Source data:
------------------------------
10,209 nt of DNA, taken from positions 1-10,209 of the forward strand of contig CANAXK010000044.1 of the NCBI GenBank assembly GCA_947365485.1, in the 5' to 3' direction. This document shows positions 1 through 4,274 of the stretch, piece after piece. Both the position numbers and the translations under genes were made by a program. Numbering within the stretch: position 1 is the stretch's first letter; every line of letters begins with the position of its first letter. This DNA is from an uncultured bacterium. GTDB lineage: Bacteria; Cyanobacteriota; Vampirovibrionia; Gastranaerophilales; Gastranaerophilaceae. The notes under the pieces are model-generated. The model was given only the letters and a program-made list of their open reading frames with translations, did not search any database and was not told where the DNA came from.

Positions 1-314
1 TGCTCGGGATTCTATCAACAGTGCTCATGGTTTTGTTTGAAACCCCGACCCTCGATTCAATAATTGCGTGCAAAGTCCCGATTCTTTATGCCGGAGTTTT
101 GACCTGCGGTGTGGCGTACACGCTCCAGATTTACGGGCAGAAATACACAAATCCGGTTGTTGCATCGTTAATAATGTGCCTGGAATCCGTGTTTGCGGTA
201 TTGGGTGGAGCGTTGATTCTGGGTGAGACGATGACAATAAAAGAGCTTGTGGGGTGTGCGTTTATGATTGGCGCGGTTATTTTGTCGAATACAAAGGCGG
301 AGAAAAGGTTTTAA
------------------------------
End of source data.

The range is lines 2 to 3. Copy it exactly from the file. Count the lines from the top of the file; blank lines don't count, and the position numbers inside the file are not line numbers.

Positions 1-314
1 TGCTCGGGATTCTATCAACAGTGCTCATGGTTTTGTTTGAAACCCCGACCCTCGATTCAATAATTGCGTGCAAAGTCCCGATTCTTTATGCCGGAGTTTT